11 August 2009

Oshkosh or bust? We picked Oshkosh

It’s Monday, August 11 and I would like to say WE FINALLY MADE IT TO OSHKOSH! I am so grateful and happy to be here finally.
Let me tell you about what happened yesterday though. 
We left our hotel at about 8 AM and were headed to the Mall of America. Now I was told the Mall was open at 6 AM, and it turns out it was. Except the stores don’t open until 10. And I said ‘Damn’. What kind of a mall is open at 10, and especially the Mall of America, the mall that belongs to me? So we went walking around admiring what we couldn’t buy at all because nearly everything was closed. Except. Except for a Starbucks. Come on, we have like 12,500,4878 Starbucks coffee shops at home.

Man that was a lonely deserted place.
Instead we took a couple of pictures and left promptly for Minnehaha Falls Park, up near downtown Minneapolis. Minnehaha Park is absolutely gorgeous, very beautiful with all the trees and flowers like Central Park. I believe the Mississippi River flows right through it.
Minnehaha1
After leaving Minneapolis at about 11, we began the last stretch on the road to Oshkosh. And what was a 5 our trip turned out to be a bit longer. Mother’s directions were faulty. Gah. I don’t like that. We stopped at this farm mill or the like and this very nice senior Wiscosinian man helped us out. He said It’s ok, we’re all nice folks out here.” Indeed. We’re very grateful. DSC03964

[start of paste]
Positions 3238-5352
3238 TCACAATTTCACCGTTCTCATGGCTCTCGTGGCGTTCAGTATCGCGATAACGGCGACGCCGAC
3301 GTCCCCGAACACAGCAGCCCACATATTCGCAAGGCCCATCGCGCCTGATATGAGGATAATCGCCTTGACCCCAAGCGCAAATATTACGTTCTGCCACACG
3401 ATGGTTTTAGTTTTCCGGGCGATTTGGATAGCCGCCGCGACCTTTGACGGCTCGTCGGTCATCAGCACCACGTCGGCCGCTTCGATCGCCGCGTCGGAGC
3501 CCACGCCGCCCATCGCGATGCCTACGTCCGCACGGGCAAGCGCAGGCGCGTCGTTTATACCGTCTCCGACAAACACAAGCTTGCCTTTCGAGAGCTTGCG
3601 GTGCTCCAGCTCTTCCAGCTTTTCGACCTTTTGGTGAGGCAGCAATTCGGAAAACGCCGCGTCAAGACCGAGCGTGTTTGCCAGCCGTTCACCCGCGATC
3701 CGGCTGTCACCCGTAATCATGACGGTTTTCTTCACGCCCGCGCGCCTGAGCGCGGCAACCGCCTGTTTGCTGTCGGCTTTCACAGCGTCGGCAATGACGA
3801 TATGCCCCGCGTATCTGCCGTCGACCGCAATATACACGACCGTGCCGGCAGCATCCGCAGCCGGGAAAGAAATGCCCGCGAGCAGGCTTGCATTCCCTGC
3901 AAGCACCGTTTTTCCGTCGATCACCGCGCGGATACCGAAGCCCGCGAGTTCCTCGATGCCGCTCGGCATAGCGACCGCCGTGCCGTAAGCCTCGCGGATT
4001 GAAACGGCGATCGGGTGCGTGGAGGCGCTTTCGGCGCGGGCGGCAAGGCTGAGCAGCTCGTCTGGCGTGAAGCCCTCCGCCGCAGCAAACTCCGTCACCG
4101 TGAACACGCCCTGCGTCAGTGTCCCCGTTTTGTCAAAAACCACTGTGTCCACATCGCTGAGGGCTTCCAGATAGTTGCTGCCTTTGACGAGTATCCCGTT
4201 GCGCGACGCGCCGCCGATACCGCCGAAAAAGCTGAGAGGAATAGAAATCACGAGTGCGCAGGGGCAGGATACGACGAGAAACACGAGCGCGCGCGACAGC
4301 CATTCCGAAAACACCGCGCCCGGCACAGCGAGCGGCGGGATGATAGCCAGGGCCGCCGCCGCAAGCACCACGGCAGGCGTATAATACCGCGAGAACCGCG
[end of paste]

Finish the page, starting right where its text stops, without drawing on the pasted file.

At about 5 or 6 we entered Oshkosh and drove to the EAA Museum grounds where the Camporee is located. Everybody here is very nice, we were all waving to each other as we drove in, and we say ‘hi’ to each other walking around, it’s just a really great atmosphere out here.
We’ve got several plans today. Our Pathfinders’ activities have to be arranged, camp set up completely, and I’ll be volunteering from noon to 5. More pictures from here at the Camporee (where there appears to be WiFi) soon.
Current temperature (I’ve been told) is 63 degrees and climbing, breezy winds coming from the southwest. Time here in Wisconsin is Central Standard Time.
This Camporee is the largest Adventist gathering of the year, with more than 35,000 Pathfinders and staff here.  I’m very grateful and thankful to God for driving with us safely out here – where the road lies this splendid morning.

10 August 2009

Monday morning in Minneapolis

I’m still in my hotel at this early our here in Minneapolis, Minnesota.  I woke up early once again but I’ve got some extra time before we go to the Mall of America.  Probably won’t be taking a normal shower for a few days since I’ll be in a campsite where everything is communist –- I mean communal; but I’m sure things will be clean since we’re Adventists, all 35,000 of us camping in Oshkosh. Bet that’s what the Israelites said after leaving Egypt – thought things would be fine doing everything together but they didn’t share so look what happened to them – 40 years in the desert eating nothing but Special K loaf and haystacks.
On the local morning news I heard the PGA tour was going to be here in Minnesota today, actually in Chaska which is a few miles southwest of Minneapolis.  Knowing my parents, we won’t have anything to do with it but a dozen miles is the closest I’ll be to Tiger Woods.